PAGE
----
user initiated commands like "light" and "extinguish". You would need to
alter the logic of your "look" routine (assuming that you decided to model
illumination and darkness). You would need to add a "flammable" attribute
to all objects in your world that could be burned, or, if you have a class
hierarchy, you could attach the "flammable" attribute to the reasonable
classes of objects. You need a "burning" attribute, to indicate when an
object is on fire. You probably would want to model reduction in mass
over time, since nothing burns forever. This implies the creation of a
routine to finally dispose of the burning object, when it is completely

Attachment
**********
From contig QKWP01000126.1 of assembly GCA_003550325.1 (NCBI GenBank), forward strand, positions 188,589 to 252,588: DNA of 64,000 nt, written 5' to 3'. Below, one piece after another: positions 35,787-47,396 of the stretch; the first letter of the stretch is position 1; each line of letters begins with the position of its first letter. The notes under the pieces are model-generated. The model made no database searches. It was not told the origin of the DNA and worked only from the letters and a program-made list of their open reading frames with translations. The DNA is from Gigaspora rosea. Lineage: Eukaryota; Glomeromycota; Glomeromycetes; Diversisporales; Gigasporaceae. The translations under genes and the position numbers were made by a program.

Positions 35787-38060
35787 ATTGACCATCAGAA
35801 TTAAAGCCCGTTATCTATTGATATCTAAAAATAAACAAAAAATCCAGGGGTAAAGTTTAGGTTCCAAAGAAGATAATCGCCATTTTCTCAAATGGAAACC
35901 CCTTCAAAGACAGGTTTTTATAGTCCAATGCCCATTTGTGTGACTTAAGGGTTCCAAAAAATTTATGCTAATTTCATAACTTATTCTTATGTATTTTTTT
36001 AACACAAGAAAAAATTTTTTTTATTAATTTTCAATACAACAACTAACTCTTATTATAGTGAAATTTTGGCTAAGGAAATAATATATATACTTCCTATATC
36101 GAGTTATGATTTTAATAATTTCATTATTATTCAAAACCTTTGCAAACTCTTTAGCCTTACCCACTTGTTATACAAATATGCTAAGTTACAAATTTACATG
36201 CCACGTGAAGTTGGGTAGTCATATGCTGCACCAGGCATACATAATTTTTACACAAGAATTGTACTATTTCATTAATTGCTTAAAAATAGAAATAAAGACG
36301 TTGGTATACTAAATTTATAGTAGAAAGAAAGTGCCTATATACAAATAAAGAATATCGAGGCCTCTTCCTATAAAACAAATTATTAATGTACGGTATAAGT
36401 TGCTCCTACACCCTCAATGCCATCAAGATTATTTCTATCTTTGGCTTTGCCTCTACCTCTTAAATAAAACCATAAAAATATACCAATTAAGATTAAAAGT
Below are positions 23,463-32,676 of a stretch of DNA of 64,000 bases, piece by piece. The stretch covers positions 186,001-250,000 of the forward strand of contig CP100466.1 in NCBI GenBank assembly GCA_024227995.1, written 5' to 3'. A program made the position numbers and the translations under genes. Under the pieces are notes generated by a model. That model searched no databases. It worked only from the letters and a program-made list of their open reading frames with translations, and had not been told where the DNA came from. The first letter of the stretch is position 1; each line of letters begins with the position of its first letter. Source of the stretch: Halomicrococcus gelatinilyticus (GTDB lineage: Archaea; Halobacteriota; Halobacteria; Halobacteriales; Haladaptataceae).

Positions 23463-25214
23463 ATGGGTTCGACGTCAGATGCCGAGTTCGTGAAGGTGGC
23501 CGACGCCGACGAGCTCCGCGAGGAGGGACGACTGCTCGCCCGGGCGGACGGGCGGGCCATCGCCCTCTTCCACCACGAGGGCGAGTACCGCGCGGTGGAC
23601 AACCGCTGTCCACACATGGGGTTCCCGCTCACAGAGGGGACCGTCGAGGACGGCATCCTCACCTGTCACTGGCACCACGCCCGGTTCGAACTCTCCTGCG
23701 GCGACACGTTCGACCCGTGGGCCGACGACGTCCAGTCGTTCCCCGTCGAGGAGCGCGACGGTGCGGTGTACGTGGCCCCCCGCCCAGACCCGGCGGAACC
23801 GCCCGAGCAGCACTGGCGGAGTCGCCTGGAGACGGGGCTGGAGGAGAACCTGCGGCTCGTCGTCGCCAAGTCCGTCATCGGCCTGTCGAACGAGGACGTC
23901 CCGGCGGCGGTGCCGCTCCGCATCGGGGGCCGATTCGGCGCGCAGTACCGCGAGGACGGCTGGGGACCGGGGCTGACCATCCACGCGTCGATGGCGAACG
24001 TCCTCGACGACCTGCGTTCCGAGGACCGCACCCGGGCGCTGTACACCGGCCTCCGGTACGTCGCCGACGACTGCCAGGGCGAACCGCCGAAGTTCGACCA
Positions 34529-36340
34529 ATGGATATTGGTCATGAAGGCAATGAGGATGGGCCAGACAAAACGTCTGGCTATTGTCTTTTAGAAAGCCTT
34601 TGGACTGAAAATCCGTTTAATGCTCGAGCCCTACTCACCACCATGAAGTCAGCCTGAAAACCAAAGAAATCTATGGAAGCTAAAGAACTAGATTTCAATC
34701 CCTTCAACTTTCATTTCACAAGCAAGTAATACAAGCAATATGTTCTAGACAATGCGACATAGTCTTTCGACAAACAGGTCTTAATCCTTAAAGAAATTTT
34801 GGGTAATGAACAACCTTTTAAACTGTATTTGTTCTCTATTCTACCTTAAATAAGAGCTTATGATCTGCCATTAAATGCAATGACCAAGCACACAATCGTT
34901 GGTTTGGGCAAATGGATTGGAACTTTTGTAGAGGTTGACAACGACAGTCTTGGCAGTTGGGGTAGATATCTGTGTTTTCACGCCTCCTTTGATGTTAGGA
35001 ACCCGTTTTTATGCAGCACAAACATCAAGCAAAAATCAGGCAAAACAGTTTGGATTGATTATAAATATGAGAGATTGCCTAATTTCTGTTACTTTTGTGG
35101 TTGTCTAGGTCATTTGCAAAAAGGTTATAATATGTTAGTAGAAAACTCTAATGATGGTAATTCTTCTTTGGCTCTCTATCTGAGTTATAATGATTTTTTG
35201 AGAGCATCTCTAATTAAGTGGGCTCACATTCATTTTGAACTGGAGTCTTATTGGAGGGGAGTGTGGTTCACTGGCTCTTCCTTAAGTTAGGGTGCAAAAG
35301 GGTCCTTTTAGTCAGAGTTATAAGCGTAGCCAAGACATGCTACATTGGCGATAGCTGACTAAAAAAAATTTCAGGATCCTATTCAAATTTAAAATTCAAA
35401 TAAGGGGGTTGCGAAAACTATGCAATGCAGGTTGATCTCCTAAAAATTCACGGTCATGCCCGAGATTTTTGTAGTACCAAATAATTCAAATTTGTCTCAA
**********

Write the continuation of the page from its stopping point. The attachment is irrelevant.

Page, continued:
consumed. It might be reasonable to create an "ashes" object as burning
proceeds.

Lots of work, eh? This is the bare minimum! You user is going to think of
things you didn't, so you can't just write a few hard-coded rules about
specific objects. You need general rules that can be applied in ways you
didn't think of. How about of someone lights a rope tied at the edge of the
cliff? Your "burn-completion" routine had better know that the rope has
been "cut" and call the routine that moves the load at the other end of the
rope down to the bottom of the chasm. (Assuming, of course, that you decided
to model "rope", which is another huge can of worms).

Okay, back to the original question. How big should the model be to
sufficiently simulate interaction in a limited world? Perhaps now my point
is clearer: it must be sufficiently big to thoughly implement the features
you have selected. (When Lincoln was asked "How long should a man's leg's be?"